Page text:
Extreme waves also generate great pressure on the structure of a foundation and can also create oscillations in the foundation and turbine, so the research team led by DTU will use computational fluid dynamics to model the flow around a floater and predict the effects of wave action.
Another issue the Danish team plans to address is fatigue in the mooring systems for floaters. Waves arriving at the foundation in groups can create oscillation in a mooring system that can lead to fatigue in anchor cables. Their effects will be modelled by the researchers and compared with data obtained using scale model testing at DHI and full-scale measurements from Norway.
Another project that got under way earlier in 2019 sees the European Marine Energy Centre (EMEC) lead a consortium from Ireland, the UK, France, the Netherlands and Germany that aims to demonstrate floating wind’s cost-competitiveness.
The €31M (US$35M) project has been approved and, subject to consenting, a full-scale floating wind turbine will be deployed for testing off the west coast of Ireland at a Sustainable Energy Authority of Ireland (SEAI) test site near Belmullet, County Mayo, by 2022. Apart from EMEC, the project also includes SEAI, Saipem and other European organisations.
Funding has been secured from Interreg North West Europe to accelerate the uptake of floating offshore wind. The project will demonstrate the survivability and cost-competitiveness of floating offshore wind technology. It will also support the development of an active supply chain in the region.
Known as Accelerating market uptake of Floating Offshore Wind Technology (AFLOWT) the project will see EMEC apply a wealth of knowledge and expertise from related sectors to test and demonstrate floating offshore wind.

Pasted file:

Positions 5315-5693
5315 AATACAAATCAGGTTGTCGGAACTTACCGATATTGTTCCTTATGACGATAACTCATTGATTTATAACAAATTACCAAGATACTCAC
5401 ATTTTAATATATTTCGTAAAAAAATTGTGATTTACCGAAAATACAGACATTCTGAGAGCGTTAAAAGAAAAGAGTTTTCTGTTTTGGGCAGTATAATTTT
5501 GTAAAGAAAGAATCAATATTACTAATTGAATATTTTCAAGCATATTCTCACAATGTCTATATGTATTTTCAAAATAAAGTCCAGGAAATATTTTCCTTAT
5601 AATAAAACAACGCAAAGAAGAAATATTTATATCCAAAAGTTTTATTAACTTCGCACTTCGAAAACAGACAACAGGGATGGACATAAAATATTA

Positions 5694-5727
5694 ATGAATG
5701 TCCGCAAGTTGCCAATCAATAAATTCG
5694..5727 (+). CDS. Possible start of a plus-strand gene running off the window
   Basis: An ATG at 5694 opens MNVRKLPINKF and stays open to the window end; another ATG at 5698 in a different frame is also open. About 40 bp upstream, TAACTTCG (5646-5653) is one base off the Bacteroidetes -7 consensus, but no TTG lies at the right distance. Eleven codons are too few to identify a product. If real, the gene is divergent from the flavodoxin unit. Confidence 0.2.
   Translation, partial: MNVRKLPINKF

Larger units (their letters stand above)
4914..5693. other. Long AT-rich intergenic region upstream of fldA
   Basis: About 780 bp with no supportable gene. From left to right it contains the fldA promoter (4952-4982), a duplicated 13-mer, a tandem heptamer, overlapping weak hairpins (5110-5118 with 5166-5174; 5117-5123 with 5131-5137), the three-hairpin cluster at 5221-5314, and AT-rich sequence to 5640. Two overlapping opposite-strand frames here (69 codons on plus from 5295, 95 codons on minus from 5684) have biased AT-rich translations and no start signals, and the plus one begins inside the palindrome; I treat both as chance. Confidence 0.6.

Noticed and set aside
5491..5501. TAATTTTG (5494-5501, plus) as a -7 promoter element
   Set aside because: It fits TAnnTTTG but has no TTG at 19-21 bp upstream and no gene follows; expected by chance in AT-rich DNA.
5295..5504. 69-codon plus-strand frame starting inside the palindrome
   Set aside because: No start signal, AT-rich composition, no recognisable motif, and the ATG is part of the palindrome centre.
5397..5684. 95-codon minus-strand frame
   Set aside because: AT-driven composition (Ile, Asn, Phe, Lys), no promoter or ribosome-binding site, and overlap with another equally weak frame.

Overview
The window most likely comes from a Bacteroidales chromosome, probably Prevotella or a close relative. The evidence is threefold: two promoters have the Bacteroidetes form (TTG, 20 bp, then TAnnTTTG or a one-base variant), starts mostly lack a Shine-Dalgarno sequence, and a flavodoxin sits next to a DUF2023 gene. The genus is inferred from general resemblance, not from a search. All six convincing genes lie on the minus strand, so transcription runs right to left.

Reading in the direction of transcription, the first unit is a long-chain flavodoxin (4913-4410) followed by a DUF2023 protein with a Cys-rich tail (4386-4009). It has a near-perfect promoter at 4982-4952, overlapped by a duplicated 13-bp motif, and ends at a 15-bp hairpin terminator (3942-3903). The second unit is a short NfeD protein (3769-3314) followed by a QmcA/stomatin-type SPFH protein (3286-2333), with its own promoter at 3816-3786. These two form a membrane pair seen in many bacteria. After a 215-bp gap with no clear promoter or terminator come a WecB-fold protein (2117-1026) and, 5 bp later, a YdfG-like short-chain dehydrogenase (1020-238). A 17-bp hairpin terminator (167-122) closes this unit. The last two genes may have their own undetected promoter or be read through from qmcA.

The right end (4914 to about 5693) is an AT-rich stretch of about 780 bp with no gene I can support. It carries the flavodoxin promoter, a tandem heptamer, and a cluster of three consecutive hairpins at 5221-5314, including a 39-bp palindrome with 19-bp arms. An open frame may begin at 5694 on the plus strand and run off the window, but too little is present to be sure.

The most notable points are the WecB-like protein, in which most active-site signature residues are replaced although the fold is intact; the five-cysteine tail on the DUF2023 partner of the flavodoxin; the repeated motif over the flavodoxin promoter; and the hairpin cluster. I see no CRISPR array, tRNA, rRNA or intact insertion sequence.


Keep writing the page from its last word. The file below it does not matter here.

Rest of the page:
Saipem will be supported by project partners with research and development insights coming from Cable Life Cycle Assurance in France, Maritime Research Institute Netherlands, Fraunhofer Institute for Wind Energy Systems in Germany, University College Cork and Electricity Supply Board Engineering & Major Projects in Ireland.
The floating turbine will be tested for a year at SEAI’s Atlantic Marine Energy Test Site off the west coast of Ireland. Deployment is currently planned for 2022.
Single-point mooring could significantly reduce costs
Concepts such as PivotBuoy hold great potential but testing is needed to validate them
An innovative single-point mooring system that could significantly reduce the cost of floating offshore wind is to receive €4.0M (US$4.5M) of EU Commission Horizon 2020 funding.
X1 Wind’s PivotBuoy is to be tested by a consortium of nine partners, led by X1 Wind, who will deploy a prototype at a test site at the Oceanic Platform of the Canary Islands (PLOCAN). X1 Wind believes the technology could reduce platform weight by as much as 80% compared with other floating foundations and could reduce costs by 50%.
The project aims to validate the benefits of the PivotBuoy system and other innovations to reduce installation, operation and maintenance costs, paving the path to achieve €50/MWh (US$56/MWh) in commercial-scale floating windfarms.
The system combines advantages of single point mooring systems with those of tension-leg platforms and a more efficient downwind structural design, enabling a significant weight reduction compared to spar and semi-submersible systems.
The consortium will integrate a part-scale prototype of the PivotBuoy into a downwind floating wind platform designed by X1 Wind at PLOCAN’s test site. The system will be installed by 2020, where other innovations related to assembly and installation will be validated.
The project consortium combines experienced industry partners and R&D organisations from the offshore wind, naval and oil and gas sectors, and is formed by nine partners from six different countries: X1 Wind, ESM, WavEC, PLOCAN, EDP, INTECSEA, DTU, DNV GL and DEGIMA. The project will start on 1 April and will last for 36 months.